Did you know that International Edible Book Day is coming up? It is! April 1, appropriately, is the day when any book you come across might betray you by actually being made of tiramisu. In the spirit of honoring this worldwide event, I’m highlighting several smaller edible book festivals that happen around the globe. Some are “official,” as in they happen on April 1, and others are free-wheelin’ rebels that happen whenever they damn well please. If you find that you want more edible books in your life but can’t get to any nearby edible book festivals due to plague, violence, widespread financial misfortune, or other signs of the apocalypse, the American Library Association also has a free webinar on how to run your own.
It’s worth noting that some of these have skipped a year or two due to the pandemic. Here’s hoping not only that they’ll be back next year, but that this very article will encourage them to keep making those good, good book cakes.
Members of the Five Sisters colleges may submit their applications to participate in this Massachusetts edible book festival by March 30, 2021. Puns on titles are especially encouraged, which is how you know that this is a Serious Academic Situation. This edible book fest has been running since 2018, and previous contenders are showcased on Scholarworks.
Props to edible book festivals that plan to host virtually right from the get-go! Not only is this a fun and safe way to participate, but it allows those from beyond the Tennessee border to enjoy the punny goodness. The deadline for entry is April 13 and the winners will be announced on April 16.
Although it’s been cancelled for now, this California event is one of the most famous edible book festivals out there. It runs on April 1 annually and has featured participants like the Gingerbread House of the Spirits and The Golden Bao.
In case you hadn’t picked up on this yet, edible book festivals are mainly about the puns, my friends.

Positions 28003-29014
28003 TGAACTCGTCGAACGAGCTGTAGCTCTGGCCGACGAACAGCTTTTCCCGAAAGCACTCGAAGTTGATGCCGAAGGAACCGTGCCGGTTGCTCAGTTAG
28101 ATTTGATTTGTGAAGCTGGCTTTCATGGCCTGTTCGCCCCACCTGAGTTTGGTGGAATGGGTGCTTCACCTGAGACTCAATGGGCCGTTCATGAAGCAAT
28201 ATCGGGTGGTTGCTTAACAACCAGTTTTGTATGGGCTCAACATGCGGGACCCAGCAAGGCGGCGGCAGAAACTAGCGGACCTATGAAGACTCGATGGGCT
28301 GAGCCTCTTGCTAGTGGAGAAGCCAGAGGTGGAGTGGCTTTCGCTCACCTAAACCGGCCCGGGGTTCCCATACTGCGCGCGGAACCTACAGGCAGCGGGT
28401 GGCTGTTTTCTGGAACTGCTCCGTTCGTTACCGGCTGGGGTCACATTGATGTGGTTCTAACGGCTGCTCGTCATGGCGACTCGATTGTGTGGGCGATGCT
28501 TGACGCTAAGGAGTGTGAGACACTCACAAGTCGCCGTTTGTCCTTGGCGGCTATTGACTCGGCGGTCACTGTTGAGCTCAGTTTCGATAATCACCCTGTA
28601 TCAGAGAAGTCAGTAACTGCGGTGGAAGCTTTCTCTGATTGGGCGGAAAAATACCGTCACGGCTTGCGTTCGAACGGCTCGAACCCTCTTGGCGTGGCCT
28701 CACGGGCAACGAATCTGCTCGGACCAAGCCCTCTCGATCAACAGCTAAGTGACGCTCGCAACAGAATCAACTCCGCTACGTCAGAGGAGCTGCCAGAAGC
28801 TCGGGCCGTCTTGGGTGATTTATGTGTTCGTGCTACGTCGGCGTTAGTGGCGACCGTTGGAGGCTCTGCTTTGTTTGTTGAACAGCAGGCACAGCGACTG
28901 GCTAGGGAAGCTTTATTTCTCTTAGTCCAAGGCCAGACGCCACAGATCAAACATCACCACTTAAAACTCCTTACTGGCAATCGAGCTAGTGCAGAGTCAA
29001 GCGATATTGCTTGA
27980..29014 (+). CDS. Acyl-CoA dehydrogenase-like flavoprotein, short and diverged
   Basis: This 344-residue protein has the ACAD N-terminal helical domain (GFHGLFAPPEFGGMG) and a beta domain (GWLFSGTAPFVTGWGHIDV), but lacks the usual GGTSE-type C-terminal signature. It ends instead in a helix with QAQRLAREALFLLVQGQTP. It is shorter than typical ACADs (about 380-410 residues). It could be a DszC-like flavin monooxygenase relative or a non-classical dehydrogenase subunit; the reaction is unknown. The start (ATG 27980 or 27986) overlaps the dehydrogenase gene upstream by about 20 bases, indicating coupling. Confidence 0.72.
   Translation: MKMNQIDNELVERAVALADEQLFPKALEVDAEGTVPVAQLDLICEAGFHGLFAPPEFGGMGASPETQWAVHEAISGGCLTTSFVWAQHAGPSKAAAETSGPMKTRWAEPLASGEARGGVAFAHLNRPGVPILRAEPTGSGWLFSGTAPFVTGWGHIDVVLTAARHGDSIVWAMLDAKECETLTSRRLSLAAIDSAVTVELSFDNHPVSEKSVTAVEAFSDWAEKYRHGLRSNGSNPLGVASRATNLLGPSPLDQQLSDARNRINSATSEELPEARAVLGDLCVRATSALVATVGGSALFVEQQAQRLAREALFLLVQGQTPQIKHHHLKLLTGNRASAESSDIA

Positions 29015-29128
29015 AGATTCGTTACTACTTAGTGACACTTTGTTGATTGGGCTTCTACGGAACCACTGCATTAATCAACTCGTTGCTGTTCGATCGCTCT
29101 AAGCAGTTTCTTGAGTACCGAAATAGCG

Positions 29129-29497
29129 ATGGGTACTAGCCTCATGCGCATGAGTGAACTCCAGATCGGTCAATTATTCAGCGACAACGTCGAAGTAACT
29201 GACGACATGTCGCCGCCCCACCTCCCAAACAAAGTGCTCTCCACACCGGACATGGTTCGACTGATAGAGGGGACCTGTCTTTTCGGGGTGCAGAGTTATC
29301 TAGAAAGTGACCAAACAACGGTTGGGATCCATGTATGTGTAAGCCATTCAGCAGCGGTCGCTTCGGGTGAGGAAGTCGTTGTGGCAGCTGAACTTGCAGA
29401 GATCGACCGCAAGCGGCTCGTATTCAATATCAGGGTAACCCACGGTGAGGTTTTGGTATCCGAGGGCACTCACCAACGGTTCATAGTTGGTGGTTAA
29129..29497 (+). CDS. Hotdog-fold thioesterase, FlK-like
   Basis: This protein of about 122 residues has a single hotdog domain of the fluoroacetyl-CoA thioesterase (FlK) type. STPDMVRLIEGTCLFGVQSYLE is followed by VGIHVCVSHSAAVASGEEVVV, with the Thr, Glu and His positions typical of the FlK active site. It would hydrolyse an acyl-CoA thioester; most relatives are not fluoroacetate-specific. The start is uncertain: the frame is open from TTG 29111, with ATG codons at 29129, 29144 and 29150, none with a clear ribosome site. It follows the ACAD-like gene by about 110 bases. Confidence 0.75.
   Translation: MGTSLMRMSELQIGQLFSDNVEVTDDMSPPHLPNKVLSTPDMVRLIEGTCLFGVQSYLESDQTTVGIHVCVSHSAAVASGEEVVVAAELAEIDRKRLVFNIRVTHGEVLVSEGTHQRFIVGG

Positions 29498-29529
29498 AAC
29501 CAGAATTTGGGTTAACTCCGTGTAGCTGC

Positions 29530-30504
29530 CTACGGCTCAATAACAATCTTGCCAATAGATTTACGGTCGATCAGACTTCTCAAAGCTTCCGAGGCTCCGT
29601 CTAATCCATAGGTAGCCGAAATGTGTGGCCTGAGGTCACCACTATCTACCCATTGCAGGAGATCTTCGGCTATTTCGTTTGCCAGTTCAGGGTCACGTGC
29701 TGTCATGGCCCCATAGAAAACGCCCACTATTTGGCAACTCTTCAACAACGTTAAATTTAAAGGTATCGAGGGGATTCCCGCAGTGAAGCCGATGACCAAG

Every year, on the first Saturday of April, Loganberry Books of Shaker Heights, Ohio, judges the best submissions of book-related patisserie, croquette, and confection. This fest is a standout. Not only is it run by a non-college, non-library, but it is in fact the brainchild of an excellent bookseller. The fate of this year’s edible book festival remains in question. However, Loganberry Books is still conducting business via curbside pickup.
In 2016, this Minnesota public library began its edible book festival tradition. Eventually, it became a beloved local event that drew home bakers from far and near. Look for it on a Saturday afternoon in February. Follow their library’s social media or online presence, too.
Your Own Private Lockdown Edible Book Festival
How hard could it be to make your own edible books, judge them all winners, and then gobble them up all by yourself? Not hard, it turns out! Ann Reardon of the YouTube sensation How To Cook That has an excellent tutorial on her website. It involves untempered chocolate and lots of it. If you’re in a chilly house in a chilly clime then you pretty much need to do this. Otherwise, you can’t be a book eater anymore. In case molding chocolate by hand seems too steep for you, there’s another, easier tutorial involving Fruit by the Foot and white chocolate bars here at Paging Serenity.
Want to see more actual edible books? Here are some of the best Book Riot has ever found! (And then some more.)